The governments of major exporting nations must do more to stop their multinational companies from bribing their way into international markets, the anti-corruption group Transparency International said Monday in a report on enforcement of the OECD Anti-Bribery Convention.
According to the report, Exporting corruption – OECD progress report 2013 – which was obtained by PANA here Tuesday, 30 of the 40 countries signed up to the convention are barely investigating and prosecuting foreign bribery, considering the large value of their exports.
“The 40 countries, which represent more than two thirds of global exports, would make it very hard to get away with bribery if they lived up to the requirements of the OECD anti-bribery convention,” Transparency International Chair Huguette Labelle said in a statement on the report.
Countries fail to enforce foreign bribery rules for several reasons, including: budget cuts in enforcement agencies, a lack of specialised bodies to investigate foreign bribery and a failure to take advantage of existing deterrents.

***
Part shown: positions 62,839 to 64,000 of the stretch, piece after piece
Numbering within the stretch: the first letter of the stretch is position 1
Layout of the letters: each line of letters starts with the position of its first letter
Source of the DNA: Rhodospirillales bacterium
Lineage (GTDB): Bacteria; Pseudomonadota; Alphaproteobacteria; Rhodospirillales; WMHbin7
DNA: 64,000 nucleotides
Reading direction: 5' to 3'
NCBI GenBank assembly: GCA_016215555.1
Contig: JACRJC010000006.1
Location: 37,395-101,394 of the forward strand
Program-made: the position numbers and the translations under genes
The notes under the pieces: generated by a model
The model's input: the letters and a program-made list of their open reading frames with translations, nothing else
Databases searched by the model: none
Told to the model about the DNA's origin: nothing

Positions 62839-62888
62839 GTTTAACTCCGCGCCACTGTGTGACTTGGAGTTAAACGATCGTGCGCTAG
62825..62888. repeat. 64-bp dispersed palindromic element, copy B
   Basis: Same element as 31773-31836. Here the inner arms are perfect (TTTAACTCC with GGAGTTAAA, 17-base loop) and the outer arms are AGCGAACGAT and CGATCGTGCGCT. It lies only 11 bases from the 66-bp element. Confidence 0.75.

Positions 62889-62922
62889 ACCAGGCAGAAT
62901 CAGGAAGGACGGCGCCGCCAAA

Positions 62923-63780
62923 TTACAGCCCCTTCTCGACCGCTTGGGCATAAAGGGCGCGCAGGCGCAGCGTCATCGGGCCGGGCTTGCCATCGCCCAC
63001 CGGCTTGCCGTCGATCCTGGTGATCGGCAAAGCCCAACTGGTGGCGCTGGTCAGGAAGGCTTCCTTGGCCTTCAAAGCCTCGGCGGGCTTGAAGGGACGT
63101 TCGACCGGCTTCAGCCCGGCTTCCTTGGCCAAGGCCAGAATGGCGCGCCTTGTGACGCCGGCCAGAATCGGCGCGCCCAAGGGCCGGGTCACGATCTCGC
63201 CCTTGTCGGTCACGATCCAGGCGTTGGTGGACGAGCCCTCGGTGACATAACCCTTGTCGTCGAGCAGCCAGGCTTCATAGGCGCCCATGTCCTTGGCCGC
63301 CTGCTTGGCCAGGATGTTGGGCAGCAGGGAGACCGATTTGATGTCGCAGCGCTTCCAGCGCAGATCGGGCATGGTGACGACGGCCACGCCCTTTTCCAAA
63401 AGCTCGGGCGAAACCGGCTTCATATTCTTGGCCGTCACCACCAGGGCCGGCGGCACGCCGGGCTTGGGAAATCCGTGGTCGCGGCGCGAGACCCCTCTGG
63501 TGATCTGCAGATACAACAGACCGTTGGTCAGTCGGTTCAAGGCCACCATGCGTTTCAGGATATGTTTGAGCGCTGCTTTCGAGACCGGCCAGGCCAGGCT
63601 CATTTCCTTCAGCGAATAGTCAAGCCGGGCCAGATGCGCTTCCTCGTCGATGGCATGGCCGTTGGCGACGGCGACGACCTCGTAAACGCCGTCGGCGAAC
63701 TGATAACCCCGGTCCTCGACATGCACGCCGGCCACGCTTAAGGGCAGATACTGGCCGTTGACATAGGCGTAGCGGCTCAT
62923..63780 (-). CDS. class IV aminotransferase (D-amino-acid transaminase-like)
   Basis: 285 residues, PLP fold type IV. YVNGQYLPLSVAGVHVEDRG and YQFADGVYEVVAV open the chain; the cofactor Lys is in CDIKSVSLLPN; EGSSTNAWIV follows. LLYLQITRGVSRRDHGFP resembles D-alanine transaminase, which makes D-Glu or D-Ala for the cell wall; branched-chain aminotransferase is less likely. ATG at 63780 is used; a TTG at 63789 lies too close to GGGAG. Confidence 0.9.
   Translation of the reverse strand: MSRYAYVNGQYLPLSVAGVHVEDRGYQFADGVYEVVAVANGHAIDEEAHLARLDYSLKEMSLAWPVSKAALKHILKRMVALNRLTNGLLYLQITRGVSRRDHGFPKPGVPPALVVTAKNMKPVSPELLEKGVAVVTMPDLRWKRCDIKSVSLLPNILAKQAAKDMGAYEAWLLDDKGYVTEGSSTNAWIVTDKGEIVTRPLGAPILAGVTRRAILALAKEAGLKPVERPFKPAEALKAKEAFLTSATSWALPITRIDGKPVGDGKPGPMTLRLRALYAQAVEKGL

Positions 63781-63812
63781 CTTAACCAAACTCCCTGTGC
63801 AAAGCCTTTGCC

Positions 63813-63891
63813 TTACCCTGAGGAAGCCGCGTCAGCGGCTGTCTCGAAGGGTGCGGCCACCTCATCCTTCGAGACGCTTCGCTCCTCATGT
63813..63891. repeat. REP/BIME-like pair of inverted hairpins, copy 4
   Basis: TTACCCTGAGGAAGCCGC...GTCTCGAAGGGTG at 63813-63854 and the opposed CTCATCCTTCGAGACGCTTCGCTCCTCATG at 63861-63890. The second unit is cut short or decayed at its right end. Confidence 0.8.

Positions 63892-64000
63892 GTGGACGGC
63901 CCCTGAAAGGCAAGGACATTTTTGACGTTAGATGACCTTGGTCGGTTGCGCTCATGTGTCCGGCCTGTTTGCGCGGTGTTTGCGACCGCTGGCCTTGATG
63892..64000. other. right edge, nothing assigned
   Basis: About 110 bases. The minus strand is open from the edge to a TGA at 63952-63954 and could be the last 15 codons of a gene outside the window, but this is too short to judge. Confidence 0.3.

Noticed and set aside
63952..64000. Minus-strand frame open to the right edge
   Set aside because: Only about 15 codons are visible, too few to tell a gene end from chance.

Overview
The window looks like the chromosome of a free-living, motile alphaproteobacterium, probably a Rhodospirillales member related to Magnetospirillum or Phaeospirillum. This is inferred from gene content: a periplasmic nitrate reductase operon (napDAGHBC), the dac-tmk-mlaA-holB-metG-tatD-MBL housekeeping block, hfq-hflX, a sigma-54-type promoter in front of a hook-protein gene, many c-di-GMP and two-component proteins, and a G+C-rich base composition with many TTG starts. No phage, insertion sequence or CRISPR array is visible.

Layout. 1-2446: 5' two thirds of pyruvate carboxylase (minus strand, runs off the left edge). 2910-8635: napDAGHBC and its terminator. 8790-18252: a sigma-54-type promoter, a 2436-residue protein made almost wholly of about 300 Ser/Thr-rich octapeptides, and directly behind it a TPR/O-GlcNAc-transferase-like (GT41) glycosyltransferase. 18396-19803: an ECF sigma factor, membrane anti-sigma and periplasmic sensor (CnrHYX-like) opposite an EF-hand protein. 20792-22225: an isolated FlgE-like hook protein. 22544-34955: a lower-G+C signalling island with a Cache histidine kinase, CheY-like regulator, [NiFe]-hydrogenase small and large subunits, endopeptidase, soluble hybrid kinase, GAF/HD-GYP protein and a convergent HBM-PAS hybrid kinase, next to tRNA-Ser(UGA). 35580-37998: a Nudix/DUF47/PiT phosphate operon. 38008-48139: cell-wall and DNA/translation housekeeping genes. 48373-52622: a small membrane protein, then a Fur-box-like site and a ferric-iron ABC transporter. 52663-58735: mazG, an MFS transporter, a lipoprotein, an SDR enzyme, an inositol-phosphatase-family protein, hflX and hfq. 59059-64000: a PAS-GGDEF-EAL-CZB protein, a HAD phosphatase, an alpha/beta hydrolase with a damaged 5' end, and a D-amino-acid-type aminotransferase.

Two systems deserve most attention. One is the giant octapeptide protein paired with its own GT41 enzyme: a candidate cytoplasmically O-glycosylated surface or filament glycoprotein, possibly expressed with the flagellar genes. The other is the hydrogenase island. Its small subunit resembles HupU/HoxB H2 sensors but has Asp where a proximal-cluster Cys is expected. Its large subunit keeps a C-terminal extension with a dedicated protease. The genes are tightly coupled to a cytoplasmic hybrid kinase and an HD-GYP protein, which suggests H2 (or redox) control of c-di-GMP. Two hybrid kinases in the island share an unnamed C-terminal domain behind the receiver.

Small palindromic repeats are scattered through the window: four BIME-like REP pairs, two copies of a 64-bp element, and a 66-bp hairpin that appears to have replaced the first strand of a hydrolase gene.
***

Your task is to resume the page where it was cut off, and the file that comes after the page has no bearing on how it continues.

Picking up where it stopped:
According to the global anti-corruption body, only eight countries have met their commitments under the Convention.
”The failure of so many countries to crack down on companies that bribe foreign governments imperils the 1997 agreement,” Transparency International warned.
It said the countries actively enforcing the Convention only account for 26 per cent of global exports, and that if countries that accounted for 50 per cent of global exports were actively enforcing the OECD Convention, then it could be considered a success.
The Berlin-based Transparency International said 20 countries, including G20 members Brazil, Japan, South Korea and The Netherlands, have done little or nothing to hold companies and business people to account for bribing foreign governments.
It also called on major exporters China, India,Indonesia and Saudi Arabia to sign the OECD convention.
The Organization for Economic Cooperation and Development (OECD) Convention is an agreement among 40 major exporting countries to stop the practice of bribing foreign governments – to win contracts and licences or dodge taxes and local laws, for example.